Give me a break, would you? Because I can see one team with 14 to 3 exclusions if the team with 14 is much better than the other team or if that team has a history of causing a large number of kick outs in their games. A large difference in exclusion fouls between comparable teams is harder to swallow than the referee that swallows his or her whistle in the last quarter of a game which brings me to the next example.
Example 8: A referee that calls a consistent game for three quarters and then in the fourth quarter swallows his or her whistle. This person is not refereeing but rather this person is playing god.
The referee that does this many times gives the explanation that he or she was letting the players decide the game. Why didn't this referee let the players decide the game by swallowing his or her whistle in the first three quarters as well? Player actions that warranted exclusion fouls and penalty shots in the first three quarters should demand them in the fourth and sometimes critical quarter. Games refereed similar to this belong in the Hall of Shame, and they should be recorded in the book of the most inconsistent games ever refereed.
Talk Last About the Good Guys
Now for my major disclaimer: The number of referees that try to play god are less than 1% of all referees. The vast majority of referees do their level best to referee a fair, honest, and consistent game of water polo. Everyone knows that most referees are over worked and under paid for what they do for the water polo conferences in this country. They are the unsung heroes and their importance to water polo is many times overlooked by the rest of the water polo community.
Coaches and players some time forget that referees make as many sacrifices as they do. A few referees do fairly well monetarily but the majority of referees don't make enough money to cover expenses. They don't make near enough money to take all the abuse they receive from coaches and players. That's for doggone sure! How would you like to have a weekend job that you know will please some of the people some of the time and all the people none of the time. A job in which you know even before it is finished that almost half of the people you have serviced will not only be disappointed but may be down right hostile to your performance. It takes a special or dedicated person to do this job well.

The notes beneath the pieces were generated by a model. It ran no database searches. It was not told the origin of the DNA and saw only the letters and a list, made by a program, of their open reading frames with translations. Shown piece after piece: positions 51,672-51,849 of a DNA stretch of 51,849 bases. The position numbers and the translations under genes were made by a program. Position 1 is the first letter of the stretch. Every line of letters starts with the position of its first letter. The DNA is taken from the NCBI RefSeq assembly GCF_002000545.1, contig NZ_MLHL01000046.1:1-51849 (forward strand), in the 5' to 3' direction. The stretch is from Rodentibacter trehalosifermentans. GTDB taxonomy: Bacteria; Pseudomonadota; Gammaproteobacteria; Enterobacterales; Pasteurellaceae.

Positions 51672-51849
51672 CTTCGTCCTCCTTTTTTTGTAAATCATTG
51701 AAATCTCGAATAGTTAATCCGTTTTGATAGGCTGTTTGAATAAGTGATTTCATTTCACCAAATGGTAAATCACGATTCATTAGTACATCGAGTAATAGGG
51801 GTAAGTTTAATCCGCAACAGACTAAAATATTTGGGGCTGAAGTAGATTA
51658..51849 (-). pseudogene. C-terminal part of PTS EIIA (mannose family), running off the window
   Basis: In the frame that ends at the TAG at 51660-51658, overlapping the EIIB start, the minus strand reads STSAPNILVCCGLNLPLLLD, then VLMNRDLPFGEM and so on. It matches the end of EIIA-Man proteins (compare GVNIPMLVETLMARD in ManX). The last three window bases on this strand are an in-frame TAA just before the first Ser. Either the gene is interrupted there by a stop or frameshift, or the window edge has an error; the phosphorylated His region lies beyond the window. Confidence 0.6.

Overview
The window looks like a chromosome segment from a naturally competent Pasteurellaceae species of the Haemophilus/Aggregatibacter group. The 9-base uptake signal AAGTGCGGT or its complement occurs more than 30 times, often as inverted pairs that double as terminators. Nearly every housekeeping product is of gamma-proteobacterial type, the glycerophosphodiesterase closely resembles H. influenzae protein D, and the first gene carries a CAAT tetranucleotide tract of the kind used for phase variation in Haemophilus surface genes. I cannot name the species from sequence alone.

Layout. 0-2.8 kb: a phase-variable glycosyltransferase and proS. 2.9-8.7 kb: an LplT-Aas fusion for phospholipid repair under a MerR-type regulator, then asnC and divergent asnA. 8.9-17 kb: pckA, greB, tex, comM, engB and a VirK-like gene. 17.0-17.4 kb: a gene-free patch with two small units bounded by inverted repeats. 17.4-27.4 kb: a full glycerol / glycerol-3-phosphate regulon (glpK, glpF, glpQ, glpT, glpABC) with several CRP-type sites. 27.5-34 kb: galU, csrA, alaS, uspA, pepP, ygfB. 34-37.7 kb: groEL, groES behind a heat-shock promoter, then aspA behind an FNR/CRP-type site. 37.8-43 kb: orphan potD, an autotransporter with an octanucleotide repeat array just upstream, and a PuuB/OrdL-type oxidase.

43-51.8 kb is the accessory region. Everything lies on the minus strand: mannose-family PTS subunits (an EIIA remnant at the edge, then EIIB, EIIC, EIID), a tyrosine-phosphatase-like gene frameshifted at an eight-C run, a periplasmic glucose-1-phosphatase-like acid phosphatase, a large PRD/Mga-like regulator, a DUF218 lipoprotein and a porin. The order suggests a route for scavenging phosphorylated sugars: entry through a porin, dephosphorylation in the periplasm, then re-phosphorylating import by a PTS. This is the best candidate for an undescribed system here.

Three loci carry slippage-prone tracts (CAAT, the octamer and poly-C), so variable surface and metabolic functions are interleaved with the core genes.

To my shame I have many times verbally abused referees in my coaching water polo career, and today I assure you I am not the least bit proud of what I have done. Let me take this time to formally apologize to all those referees that I yelled at, and especially to those I yelled something similar to following horrendous statements: "God knew that wasn't a four meter (after a missed penalty shot)!" and "You are a debit to your gender ( to one the first CWPA female referees after what I thought was a bad call)" and "Here use my towel to clean your glasses (after a four meter penalty shot was called)" and "After what you did to me in this game I hope I don't get aids! (after a second round game at NCAA's): and finally, the worst of the worst, "You are a cheater just like many of the other international referees.! (during an Eastern Championship)" Guys' thank you for putting up with my baloney and for doing such a difficult job in spite of repeated negative remarks by me and many other coaches.
Many of the referees I know well are ex-players and/or ex-coaches, and they tell me they referee because they enjoyed participating in the sport of water polo so much that they wanted to pay back for all the wonderful times and superb memories the sport generated for them. Thus, some people referee because they want to pay back the sport they love; some people referee because they truly enjoy it; and some people referee because they enjoy the power. Beware, if you are one of those who are into refereeing for the power trip because, I promise you, sooner or later you will be auditioning for a chance to play god.
Finally, let me say that I cannot think of a better way in which an ex-player can pay back the sport he or she so dearly loves than for him or her to become a referee for a year. If every graduating senior who is going to graduate school or who is moving to a job that is located in a water polo hotbed would referee for one year then there would never again be a shortage of referees in any league. Who knows? You and refereeing may be the start of a beautiful friendship, and a friendship that might aspire you to become a top national or international referee (maybe Humphrey Bogart or Claude Rains knows). The sport of water polo has to have many more young people commit to helping our sport both grow and prosper, and refereeing for at least a year will help do that. And then those power hungry referees, which we thought we needed, can take their god act to some other sport!
Email Coach Hunkler at [email protected]